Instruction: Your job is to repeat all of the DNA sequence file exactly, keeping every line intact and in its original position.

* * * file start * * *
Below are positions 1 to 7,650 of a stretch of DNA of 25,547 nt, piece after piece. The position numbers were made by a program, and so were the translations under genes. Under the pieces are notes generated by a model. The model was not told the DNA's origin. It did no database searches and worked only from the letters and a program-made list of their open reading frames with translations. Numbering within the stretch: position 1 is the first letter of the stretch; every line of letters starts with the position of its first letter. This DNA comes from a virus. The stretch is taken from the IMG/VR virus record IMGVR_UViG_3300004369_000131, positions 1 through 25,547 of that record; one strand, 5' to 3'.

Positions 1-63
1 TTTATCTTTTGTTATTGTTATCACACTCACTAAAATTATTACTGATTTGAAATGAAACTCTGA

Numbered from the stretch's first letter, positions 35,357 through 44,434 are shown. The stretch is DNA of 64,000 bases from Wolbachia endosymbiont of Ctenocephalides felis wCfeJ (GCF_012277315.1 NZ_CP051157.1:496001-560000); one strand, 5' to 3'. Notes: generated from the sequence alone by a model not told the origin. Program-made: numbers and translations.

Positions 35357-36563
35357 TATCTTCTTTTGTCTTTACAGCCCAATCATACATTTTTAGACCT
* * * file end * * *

Below are positions 1 to 7,650 of a stretch of DNA of 25,547 nt, piece after piece. The position numbers were made by a program, and so were the translations under genes. Under the pieces are notes generated by a model. The model was not told the DNA's origin. It did no database searches and worked only from the letters and a program-made list of their open reading frames with translations. Numbering within the stretch: position 1 is the first letter of the stretch; every line of letters starts with the position of its first letter. This DNA comes from a virus. The stretch is taken from the IMG/VR virus record IMGVR_UViG_3300004369_000131, positions 1 through 25,547 of that record; one strand, 5' to 3'.

Positions 1-63
1 TTTATCTTTTGTTATTGTTATCACACTCACTAAAATTATTACTGATTTGAAATGAAACTCTGA

Numbered from the stretch's first letter, positions 35,357 through 44,434 are shown. The stretch is DNA of 64,000 bases from Wolbachia endosymbiont of Ctenocephalides felis wCfeJ (GCF_012277315.1 NZ_CP051157.1:496001-560000); one strand, 5' to 3'. Notes: generated from the sequence alone by a model not told the origin. Program-made: numbers and translations.

Positions 35357-36563
35357 TATCTTCTTTTGTCTTTACAGCCCAATCATACATTTTTAGACCT